metamorphic rocks of the
southward nei
ghboring Slavonian Mts. (Jamičić

et al.
, 1987). Mt. Krndija and Mt. Papuk,
which are

the closest to Baranja of all
the Slavonian Mts., consist of amphibolites.
Furthermore, Pliocene sands from the northern slopes of Mt
. Krndija and Mt. Papuk are of
local origin and contain abundant am
phiboles (Jamičić

et al., 1987).

It is useful to determine

did the wind direction changed during Late Pleistocene.

Following the
work of Martinson et
al. (1987)
and adjustements made by

Wooilard & Mook (1982) and Vandenberghe (1985) it is
fair to say that MIS stages 4,

3, and 2 greatly conform with Early, Middle and Late
Pleniglacial in Europe loess region.
The
investigation of grain
-
size record and
mass
accumulation rates
of loess in cen
tral and eastern Europe
suggest a domination of western
winds

during the Early and Middle Pleniglacial in central and eastern

Europe, while the Late
Pleniglacial

was dominated by northwestern

or northern wind
s (Bokhorst et al., 2011). In this
investigation

it is obvious that certain
differences occured. Amphibole percentage in 8 upper
samples from southern loess profile display considerably higher values then samples from
Danube flood plain sediments. This two upper horizons of loess
are

deposited during MI
S 4
and MIS 2 (Banak et al., 2012). For MIS 3 stage there are no data, because palaeosol was not
sampled. Corealting ages of these two loess horizons with percentage of amphiboles in 8
samples it is possible to reconstruct the wind direction during MIS 4 a
nd MIS 2 for Baranja
region (Fig
.

9). Diference regarding investigation of Bokhorst et al. (2011) is present in loess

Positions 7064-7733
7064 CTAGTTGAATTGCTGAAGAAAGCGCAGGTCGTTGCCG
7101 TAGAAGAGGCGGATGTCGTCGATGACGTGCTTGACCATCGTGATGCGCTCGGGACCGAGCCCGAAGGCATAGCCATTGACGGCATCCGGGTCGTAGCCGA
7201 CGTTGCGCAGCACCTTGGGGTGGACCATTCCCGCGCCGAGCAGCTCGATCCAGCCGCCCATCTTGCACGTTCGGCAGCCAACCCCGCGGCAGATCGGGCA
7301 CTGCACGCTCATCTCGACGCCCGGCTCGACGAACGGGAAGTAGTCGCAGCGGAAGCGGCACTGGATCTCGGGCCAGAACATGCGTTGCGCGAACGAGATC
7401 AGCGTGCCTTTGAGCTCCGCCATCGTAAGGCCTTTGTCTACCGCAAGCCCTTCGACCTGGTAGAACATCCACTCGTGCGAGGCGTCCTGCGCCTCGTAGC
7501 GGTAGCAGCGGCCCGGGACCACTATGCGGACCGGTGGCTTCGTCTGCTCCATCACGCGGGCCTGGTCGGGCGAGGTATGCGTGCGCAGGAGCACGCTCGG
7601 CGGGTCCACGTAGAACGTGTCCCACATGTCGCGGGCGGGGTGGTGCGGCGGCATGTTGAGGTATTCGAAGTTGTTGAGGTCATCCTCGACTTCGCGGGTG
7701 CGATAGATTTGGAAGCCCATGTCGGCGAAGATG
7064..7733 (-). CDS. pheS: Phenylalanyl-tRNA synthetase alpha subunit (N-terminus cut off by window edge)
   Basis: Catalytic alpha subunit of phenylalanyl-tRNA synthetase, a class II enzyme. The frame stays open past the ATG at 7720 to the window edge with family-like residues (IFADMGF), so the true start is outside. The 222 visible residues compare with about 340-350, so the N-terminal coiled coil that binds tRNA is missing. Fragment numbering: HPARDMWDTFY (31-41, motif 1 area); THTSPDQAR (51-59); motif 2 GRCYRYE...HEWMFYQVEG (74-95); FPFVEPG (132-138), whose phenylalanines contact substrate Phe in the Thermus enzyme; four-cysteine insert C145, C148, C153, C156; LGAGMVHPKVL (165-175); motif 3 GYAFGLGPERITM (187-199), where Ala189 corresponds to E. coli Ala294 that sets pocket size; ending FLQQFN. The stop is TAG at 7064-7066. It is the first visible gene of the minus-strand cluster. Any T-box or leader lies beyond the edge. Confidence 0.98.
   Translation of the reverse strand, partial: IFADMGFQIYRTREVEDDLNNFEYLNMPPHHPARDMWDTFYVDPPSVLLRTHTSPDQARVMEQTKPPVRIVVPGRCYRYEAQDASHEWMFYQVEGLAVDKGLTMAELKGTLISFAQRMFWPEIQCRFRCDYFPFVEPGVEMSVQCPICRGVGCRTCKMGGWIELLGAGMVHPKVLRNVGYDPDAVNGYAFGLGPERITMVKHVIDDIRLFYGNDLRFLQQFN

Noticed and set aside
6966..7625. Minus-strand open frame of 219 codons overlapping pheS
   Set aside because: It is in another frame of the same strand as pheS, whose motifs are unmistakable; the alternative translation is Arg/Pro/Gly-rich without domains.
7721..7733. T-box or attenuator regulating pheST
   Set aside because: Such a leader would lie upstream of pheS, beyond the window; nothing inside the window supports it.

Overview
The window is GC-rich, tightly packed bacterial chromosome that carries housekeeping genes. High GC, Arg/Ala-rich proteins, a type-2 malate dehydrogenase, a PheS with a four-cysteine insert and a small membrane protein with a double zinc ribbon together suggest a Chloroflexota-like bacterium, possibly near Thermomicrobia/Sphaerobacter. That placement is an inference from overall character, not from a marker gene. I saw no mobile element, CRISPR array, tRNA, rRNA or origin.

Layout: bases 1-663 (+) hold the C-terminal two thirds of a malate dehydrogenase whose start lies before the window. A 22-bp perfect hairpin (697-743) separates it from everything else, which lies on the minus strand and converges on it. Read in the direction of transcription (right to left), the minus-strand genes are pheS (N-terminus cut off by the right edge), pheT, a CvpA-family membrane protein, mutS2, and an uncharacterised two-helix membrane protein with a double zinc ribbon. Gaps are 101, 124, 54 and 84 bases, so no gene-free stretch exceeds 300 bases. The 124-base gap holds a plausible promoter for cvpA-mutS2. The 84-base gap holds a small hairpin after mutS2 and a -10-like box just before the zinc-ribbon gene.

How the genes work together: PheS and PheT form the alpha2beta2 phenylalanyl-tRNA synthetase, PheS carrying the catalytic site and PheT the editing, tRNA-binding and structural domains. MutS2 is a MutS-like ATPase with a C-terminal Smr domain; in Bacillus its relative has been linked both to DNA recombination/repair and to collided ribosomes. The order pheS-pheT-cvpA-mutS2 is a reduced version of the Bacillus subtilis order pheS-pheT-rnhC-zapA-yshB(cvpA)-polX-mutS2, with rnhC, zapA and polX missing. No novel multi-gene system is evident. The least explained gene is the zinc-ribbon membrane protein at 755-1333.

horizon deposited during MIS 4, while upper loess horizon

deposited during MIS 2

displays
same wind direction. During MIS 4 period wind di
rection that transported silty material to
Baranja was from nort
-
nortwest and not from west (Fig
.

9).


15



Fig
.

9
.

Wind direction
in central and eastern Europe
during Pleniglacial.

Corelation with MIS stages and Baranja
loess is set in Galović et al. (2009) and Banak et al. (2012).
Difference beetwen Baranja and other loess
profiles
in Pannonian Basin is present during Early Pleniglacial or MIS 4 stage.



6. Conclusion

Loess is not j
ust accumulation
of airborne dust (Pecsi
, 1990). T
his

is certa
i
nly true
statement
supported with

data

from

that

investigation. Never the l
ess, aeolian transport

is
16


critical factor in formation of thick loess deposits in Baranja, aswell in other

regions of

Pannonian
Basin
.

This final phase in complex
process of transporting silt and sand from
source area to acommodation space can be regarded as
conditio sine q
ua

non

in terms of

necessity for

generating
thick loess
-
palaesol sequences.

SEM images confirm com
plex multi
-
phase transport wich is divided in five phases.

Loess from Baranja is comparable with loess deposits from other Pannonian regions.
Grain
-
size distribution displays dominance od silt
-
size particles. CaCO
3

content is in
accordance with other loes
s profiles. Modal analysis indicate differences which are highlited
in percentage of amphibole group of minerals. Wind direction that transported silty material
for Baranja LPS during Early Pleniglacial was from north and
nort
h
wes
t

as opposed to other
LPS where western winds dominated.


Acknowledements

This paper was suported by Project
s

no.
181
-
181
-
1096
-
1093
,
195
-
1951293
-
2703

and
195
-
1951293
-
0237

of the Croatian Ministry of Science, Education and Sports.
H
ereby we
express our tha
n
k
s to Tamara Troskot
-
Čorbić and
Renata Slavković for providing technical
support
and knowledge
necessary for making SEM images of quartz grains.


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20